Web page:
Next up and most enjoyable was Naughty Dog’s pair of Uncharted games. Annoyingly, the first time I played Uncharted was a day or two before I downloaded the trophy patch for PS3 (which now comes pre-loaded), and so those trophies I had earned didn’t apply retroactively and I was too demotivated to play again, until just after finishing the second game (for the billionth time). What I disliked about the first Uncharted was less tiresome the second time around though its vehicle levels are as irksome as ever and the relentless combat sections towards the end grate even more on the Platinum-neccesary ‘Crushing’ playthrough – one of those needlessly realistic modes where a shot or two kills your player character. You know, like in real life. In addition, there were a couple challenges for killing numbers of enemies in succession with a single punch after softening them up with gunfire (that might even be the exact trophy description on the dash) which caused me no small amount of manfury.
Soundtrack for Uncharted and Uncharted 2 – Honestly, I can’t remember. I think I was listening to iTunes on shuffle. If it was on Top 25 Most Played, the Super Hang On soundtrack definitely figured into the equation. Perhaps more on that in the future…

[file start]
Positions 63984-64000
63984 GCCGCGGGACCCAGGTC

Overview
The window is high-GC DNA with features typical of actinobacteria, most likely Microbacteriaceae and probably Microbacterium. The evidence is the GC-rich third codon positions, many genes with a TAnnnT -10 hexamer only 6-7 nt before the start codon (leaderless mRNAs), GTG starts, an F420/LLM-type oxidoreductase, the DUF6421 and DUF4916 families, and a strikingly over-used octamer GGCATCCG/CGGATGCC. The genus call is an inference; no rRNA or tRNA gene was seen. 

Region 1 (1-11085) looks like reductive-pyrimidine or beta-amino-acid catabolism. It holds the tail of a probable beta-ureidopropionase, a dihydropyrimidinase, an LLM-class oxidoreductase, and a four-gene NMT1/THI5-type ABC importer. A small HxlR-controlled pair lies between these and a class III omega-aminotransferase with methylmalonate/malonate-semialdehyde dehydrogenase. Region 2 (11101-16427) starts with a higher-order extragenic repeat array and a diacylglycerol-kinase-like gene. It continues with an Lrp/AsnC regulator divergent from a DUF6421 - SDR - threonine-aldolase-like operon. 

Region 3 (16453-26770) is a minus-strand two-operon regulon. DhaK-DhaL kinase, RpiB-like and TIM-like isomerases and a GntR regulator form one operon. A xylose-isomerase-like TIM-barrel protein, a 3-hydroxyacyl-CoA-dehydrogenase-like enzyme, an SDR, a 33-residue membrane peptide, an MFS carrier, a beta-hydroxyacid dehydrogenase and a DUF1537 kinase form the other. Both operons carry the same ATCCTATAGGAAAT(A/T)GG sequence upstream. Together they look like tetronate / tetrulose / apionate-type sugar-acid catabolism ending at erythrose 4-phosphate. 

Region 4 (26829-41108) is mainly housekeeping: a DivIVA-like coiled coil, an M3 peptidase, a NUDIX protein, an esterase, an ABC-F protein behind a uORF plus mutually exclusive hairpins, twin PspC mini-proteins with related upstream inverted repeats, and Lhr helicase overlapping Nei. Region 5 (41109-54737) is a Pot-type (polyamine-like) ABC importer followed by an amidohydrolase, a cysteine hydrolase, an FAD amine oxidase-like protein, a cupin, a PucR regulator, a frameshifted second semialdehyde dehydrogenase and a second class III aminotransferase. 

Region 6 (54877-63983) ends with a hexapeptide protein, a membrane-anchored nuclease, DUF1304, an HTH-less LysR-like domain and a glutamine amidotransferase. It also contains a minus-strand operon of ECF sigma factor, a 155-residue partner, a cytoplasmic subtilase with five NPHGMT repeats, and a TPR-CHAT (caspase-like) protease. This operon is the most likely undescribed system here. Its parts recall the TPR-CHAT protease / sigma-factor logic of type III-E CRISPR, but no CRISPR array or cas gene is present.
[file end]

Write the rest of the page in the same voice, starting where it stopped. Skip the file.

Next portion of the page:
Inspired by my enjoyment of Infamous I tracked down the Sly Trilogy (tracked down insomuch as when I found it, I had to pay Euros for it) which provided another three quick if not simple Plats. In particular, one level had picked up a bug in the porting ‘twixt PSes 2 and 3 and was damn near undoable, but I got there in the end. Not much more to say other than at that stage trophy hunting, and the addiction thereto, was beginning to suck the enjoyment out of gaming and I convinced myself I hated the games once I’d done with them, but since I’ve begun to pine for them a little bit and a rebuy is on the cards.
I parted company with another bunch-o-Euros for Resident Evil 5, a game which I’ve made no secret about despising and for some reason felt compelled to dashcomplete despite its awful story, hideous character design and all-round legacy spoiling. It wasn’t difficult but certainly time consuming, and if I look back I can see it as the first step on a path I just about managed to stay off of, namely one of playing games I had no interest in for trophy points (like those with Terminator 4 on their lists). The end of my brief tenure as a Trophy Hunter (oh, yeah, most of this happened in a month or two, maybe a little more – my gaming was as productive as my actual life was unproductive) was in sight…
Soundtrack for Resident Evil 5 and DLC Trophy Slogging – The sound of my own voice tutting, exclaiming that 1996 Chris would look at 2008, egg-drinking Chris and make this face: